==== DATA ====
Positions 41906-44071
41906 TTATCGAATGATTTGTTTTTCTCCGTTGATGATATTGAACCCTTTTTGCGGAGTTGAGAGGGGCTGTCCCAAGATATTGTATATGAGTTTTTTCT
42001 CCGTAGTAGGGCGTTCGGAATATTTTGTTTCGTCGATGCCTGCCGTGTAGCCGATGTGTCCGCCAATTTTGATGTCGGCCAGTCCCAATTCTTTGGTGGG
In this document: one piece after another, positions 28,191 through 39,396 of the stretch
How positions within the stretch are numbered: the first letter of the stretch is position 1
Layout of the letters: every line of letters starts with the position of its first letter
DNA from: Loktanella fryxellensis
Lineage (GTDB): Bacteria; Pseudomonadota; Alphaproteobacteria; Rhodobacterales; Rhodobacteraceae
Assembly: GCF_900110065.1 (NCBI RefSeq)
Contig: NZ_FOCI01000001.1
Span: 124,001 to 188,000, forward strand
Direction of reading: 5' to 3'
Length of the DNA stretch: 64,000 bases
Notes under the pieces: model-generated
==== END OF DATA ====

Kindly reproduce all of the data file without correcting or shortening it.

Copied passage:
Positions 41906-44071
41906 TTATCGAATGATTTGTTTTTCTCCGTTGATGATATTGAACCCTTTTTGCGGAGTTGAGAGGGGCTGTCCCAAGATATTGTATATGAGTTTTTTCT
42001 CCGTAGTAGGGCGTTCGGAATATTTTGTTTCGTCGATGCCTGCCGTGTAGCCGATGTGTCCGCCAATTTTGATGTCGGCCAGTCCCAATTCTTTGGTGGG
In this document: one piece after another, positions 28,191 through 39,396 of the stretch
How positions within the stretch are numbered: the first letter of the stretch is position 1
Layout of the letters: every line of letters starts with the position of its first letter
DNA from: Loktanella fryxellensis
Lineage (GTDB): Bacteria; Pseudomonadota; Alphaproteobacteria; Rhodobacterales; Rhodobacteraceae
Assembly: GCF_900110065.1 (NCBI RefSeq)
Contig: NZ_FOCI01000001.1
Span: 124,001 to 188,000, forward strand
Direction of reading: 5' to 3'
Length of the DNA stretch: 64,000 bases
Notes under the pieces: model-generated